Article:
When it comes to modular components, the missing one that bugs me the most is the battery. However I do understand that Apple is attempting to control/shorten the useful working life of their machines in order to promote their sales cycle.

This is exactly what it's all about. How much more space would it take to hold the battery in place with a couple screws or brackets, instead of glue?

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Re: Introducing Apple’s Beautiful New $3000 Disposable Computer

Is it really glue? Shame on you Apple.

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Re: Introducing Apple’s Beautiful New $3000 Disposable Computer

Tom Owad wrote:
mutant_pie wrote:

When it comes to modular components, the missing one that bugs me the most is the battery. However I do understand that Apple is attempting to control/shorten the useful working life of their machines in order to promote their sales cycle.

This is exactly what it's all about. How much more space would it take to hold the battery in place with a couple screws or brackets, instead of glue?

In addition to the Hotcha! features that we love about this machine, the shortened life span is consistent with the Job's ethos of "the next great thing." This has always contributed to the perception of Apple products being "superior" and "worth the premium price." I also think that all of this is consistent with marketing to the richer classes that have emerged in great quantities in China, Apples huge new marketplace. One of the problems Apple has with this is it's execution, when they neglect a line, like the MacPro.

The other problem is too good a piece of technology that may or may not get mass market support, but-it-isn't-here-yet, like Thunderbolt. It's been out for what seems like a year, and the options are pathetically limited. Which points out another quandary, Apple doesn't want to produce backward supporting adapters for TB, but they don't seem to be supporting the third party hardware development to coincide with a products release/debut. Even internally they don't do to well at this. For example, where's the external Retina Display for use with Thunderbolt? Should have been released with this machine. At least the first big TB display has some decent built-in ports (but USB 2.0, for that kind of dough?).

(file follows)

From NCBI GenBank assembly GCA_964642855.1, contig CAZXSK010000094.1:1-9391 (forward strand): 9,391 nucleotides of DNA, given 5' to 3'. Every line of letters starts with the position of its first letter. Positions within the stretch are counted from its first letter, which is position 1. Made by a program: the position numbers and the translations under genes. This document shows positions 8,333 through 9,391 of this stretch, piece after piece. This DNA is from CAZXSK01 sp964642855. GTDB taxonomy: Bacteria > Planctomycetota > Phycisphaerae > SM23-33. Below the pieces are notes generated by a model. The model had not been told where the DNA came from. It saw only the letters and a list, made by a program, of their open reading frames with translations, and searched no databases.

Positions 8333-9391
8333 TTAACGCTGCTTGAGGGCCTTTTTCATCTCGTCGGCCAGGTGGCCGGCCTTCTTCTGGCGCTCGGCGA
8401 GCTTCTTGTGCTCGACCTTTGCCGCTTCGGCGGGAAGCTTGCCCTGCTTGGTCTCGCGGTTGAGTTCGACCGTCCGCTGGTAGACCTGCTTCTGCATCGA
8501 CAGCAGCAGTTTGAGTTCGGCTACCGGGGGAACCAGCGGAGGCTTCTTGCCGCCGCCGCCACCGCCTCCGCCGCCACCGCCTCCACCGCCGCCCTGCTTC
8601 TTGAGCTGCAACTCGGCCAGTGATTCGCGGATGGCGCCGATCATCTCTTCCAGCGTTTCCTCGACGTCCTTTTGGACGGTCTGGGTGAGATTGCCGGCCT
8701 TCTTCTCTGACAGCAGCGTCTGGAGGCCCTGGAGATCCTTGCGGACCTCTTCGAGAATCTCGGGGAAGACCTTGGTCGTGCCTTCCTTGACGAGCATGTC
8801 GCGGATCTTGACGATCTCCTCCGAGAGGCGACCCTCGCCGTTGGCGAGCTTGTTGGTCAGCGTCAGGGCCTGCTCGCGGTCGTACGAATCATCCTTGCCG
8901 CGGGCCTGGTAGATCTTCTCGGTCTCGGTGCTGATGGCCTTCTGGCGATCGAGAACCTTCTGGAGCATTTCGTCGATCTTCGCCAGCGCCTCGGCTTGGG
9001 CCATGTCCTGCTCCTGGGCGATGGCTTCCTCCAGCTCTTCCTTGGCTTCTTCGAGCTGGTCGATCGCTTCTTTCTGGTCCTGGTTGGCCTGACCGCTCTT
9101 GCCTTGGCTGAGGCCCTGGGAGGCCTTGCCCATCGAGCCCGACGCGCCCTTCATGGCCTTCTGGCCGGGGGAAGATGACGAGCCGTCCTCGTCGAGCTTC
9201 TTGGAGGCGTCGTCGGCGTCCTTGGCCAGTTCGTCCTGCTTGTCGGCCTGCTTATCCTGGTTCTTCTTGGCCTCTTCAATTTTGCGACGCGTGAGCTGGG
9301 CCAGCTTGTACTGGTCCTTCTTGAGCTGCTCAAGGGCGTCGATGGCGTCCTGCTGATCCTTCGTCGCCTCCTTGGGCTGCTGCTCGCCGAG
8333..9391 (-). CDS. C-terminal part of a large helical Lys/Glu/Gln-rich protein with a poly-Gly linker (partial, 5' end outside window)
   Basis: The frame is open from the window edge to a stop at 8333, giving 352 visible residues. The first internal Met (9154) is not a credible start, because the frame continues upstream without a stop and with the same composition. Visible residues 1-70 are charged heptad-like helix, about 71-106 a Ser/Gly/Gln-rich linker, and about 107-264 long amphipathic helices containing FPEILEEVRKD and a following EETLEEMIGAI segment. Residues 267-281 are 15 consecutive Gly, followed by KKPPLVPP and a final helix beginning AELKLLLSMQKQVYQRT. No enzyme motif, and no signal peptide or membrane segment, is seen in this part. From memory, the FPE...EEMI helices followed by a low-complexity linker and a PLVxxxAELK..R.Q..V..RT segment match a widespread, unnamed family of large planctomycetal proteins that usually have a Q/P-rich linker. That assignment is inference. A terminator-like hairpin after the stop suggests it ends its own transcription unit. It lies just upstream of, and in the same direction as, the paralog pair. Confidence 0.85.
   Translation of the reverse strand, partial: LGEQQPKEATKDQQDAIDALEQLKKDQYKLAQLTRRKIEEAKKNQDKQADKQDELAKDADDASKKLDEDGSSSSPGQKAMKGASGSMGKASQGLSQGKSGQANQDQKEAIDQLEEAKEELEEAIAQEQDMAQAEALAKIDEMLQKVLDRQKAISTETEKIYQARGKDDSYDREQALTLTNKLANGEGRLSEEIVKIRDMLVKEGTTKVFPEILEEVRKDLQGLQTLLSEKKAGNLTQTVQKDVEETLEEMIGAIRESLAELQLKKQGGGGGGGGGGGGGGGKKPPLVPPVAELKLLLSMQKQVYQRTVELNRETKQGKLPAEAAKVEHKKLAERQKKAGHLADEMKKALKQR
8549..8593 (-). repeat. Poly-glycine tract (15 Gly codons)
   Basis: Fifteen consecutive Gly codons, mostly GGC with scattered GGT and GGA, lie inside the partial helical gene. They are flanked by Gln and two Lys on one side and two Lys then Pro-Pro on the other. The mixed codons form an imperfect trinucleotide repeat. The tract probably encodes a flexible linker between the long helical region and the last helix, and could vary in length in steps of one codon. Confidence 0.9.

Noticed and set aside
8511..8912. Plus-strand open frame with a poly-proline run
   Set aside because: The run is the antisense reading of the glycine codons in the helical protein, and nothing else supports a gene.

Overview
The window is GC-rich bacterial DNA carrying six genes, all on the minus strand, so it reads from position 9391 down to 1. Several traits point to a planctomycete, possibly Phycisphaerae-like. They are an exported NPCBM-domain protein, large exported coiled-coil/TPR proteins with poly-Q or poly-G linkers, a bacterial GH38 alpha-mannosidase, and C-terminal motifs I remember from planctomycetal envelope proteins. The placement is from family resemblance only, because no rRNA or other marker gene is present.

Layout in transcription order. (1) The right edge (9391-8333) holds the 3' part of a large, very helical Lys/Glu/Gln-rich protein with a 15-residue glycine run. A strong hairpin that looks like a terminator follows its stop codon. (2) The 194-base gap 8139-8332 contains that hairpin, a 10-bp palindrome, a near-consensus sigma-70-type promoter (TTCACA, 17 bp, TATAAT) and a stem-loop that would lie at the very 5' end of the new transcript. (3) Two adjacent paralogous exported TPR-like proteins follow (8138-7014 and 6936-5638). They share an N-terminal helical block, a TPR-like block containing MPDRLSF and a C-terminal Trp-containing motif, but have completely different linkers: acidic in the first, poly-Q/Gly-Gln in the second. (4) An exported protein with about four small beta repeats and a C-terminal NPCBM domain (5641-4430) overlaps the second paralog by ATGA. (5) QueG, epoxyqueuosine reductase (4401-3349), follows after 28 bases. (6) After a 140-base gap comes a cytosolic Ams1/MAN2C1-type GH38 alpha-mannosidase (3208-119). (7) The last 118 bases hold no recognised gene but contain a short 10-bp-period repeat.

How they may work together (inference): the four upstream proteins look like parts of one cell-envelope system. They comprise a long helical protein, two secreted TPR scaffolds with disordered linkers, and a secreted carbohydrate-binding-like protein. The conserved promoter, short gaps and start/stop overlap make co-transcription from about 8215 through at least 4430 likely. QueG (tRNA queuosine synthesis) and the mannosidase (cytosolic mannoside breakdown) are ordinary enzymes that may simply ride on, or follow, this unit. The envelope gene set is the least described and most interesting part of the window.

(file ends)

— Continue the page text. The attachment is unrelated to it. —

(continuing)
Mutant Pie

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Re: Introducing Apple’s Beautiful New $3000 Disposable Computer

Tom Owad wrote:
mutant_pie wrote:

When it comes to modular components, the missing one that bugs me the most is the battery. However I do understand that Apple is attempting to control/shorten the useful working life of their machines in order to promote their sales cycle.

This is exactly what it's all about. How much more space would it take to hold the battery in place with a couple screws or brackets, instead of glue?

In addition to the features that we love about this machine, the shortened life span is consistent with the Job's ethos of "the next great thing." This has always contributed to the perception of Apple products being "superior" and "worth the premium price." I also think that all of this is consistent with marketing to the richer classes that have emerged in great quantities in China, Apples huge new marketplace. One of the problems Apple has with this is it's execution, when they neglect a line, like the MacPro.

The other problem is too good a piece of technology that may or may not get mass market support, but-it-isn't-here-yet, like Thunderbolt. It's been out for what seems like a year, and the options are pathetically limited. Which points out another quandary, Apple doesn't want to produce backward supporting adapters for TB, but they don't seem to be supporting the third party hardware development to coincide with a products release/debut. Even internally they don't do to well at this. For example, where's the external Retina Display for use with Thunderbolt? Should have been released with this machine. At least the first big TB display has some decent built-in ports (but USB 2.0, for that kind of dough?).

Mutant Pie